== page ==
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As far as I understand, the purpose of a Bridge pattern is, quoting from Wikipedia, "to decouple an abstraction from its implementation". Well isn't that exactly what an interface does. By deciding on an interface and forcing a class to use that interface, any other class can interact with this one without the need for any knowledge about the internal workings.

So is an interface equivalent to a Bridge?

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Interface just means "public API" of something: That is the contract against which you write software. Java uses the keyword interface to define classes without code that contain such contracts.

The bridge pattern is a design pattern. It stands for decoupling. You could say Java interfaces are one way to implement this pattern.

Note that bridges usually expose the full API while Java interfaces can expose only part of the API. Example: You have a class Foo with two methods: bar() and baz().

A bridge is anything which has the same public API as Foo and which can be used in any place where Foo can be used.

With interfaces, you can have two. One contains bar() and the other baz(). Any class which implements both is a valid implementation for Foo but you can also have classes which implement only one of them.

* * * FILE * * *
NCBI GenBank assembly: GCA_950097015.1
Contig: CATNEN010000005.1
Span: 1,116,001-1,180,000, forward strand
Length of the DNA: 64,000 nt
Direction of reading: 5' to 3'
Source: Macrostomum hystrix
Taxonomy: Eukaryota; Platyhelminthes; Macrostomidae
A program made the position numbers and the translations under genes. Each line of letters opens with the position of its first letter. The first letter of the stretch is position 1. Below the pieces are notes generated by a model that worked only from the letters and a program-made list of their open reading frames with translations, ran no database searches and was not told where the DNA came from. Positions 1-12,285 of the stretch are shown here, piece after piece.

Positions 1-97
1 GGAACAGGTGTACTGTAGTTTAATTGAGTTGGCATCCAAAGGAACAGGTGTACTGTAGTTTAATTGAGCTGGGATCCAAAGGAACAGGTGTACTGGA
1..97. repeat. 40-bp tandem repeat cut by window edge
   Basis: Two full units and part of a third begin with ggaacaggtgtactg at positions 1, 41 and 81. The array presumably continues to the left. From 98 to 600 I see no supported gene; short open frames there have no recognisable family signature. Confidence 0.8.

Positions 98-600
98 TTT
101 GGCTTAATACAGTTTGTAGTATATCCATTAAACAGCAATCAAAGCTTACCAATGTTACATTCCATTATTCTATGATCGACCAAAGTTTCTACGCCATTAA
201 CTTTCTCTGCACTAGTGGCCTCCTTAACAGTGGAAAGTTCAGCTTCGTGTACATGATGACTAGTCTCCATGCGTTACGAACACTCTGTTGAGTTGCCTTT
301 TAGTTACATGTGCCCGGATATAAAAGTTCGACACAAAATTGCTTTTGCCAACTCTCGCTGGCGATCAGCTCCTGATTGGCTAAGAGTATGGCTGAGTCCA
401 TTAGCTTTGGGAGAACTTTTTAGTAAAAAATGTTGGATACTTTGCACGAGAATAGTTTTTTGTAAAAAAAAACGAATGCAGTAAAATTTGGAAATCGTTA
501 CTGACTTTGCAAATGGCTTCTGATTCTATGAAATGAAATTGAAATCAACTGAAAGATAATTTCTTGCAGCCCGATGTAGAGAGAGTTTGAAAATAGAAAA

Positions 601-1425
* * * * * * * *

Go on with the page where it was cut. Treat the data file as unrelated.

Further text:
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"Interface" generally refers to what is public in a class. As far as I understand it, in the Bridge pattern you actually have separate classes for the interface and the implementation.

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In Java (any other languages that allow the definition of interfaces), it's customary to separate the interface from the classes that implement them. Though I agree with public members in a class being an "interface", I don't think that's what the OP is asking about. –  Bernard Nov 18 '10 at 16:14
    
Ok. Then I'd say that the interface itself represents one layer of abstraction, while with the bridge pattern you actually have two layers of abstraction, which becomes evident e.g. in the diagram of the corresponding wikipedia entry. –  Lagerbaer Nov 18 '10 at 16:18
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An interface is a contract that an implementation must obey. A bridge uses interfaces to achieve its goal which is to separate some concrete implementation from the client interface it agrees with so that the client needs little (or rather no) knowledge of the details of how the service it is using works.

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Are you talking about an Interface (as in the Language construct present in many Java-like languages)? Or just "interface" as in "the things that a type exposes to its clients"?

There's a big difference, one is a non-universal language specific detail (and for those language which implement an Interface type your statement functions similarly to a Bridge), and the other is universal to all OO languages (that I know of). For the "interface" of a class, then no your statement is not true.

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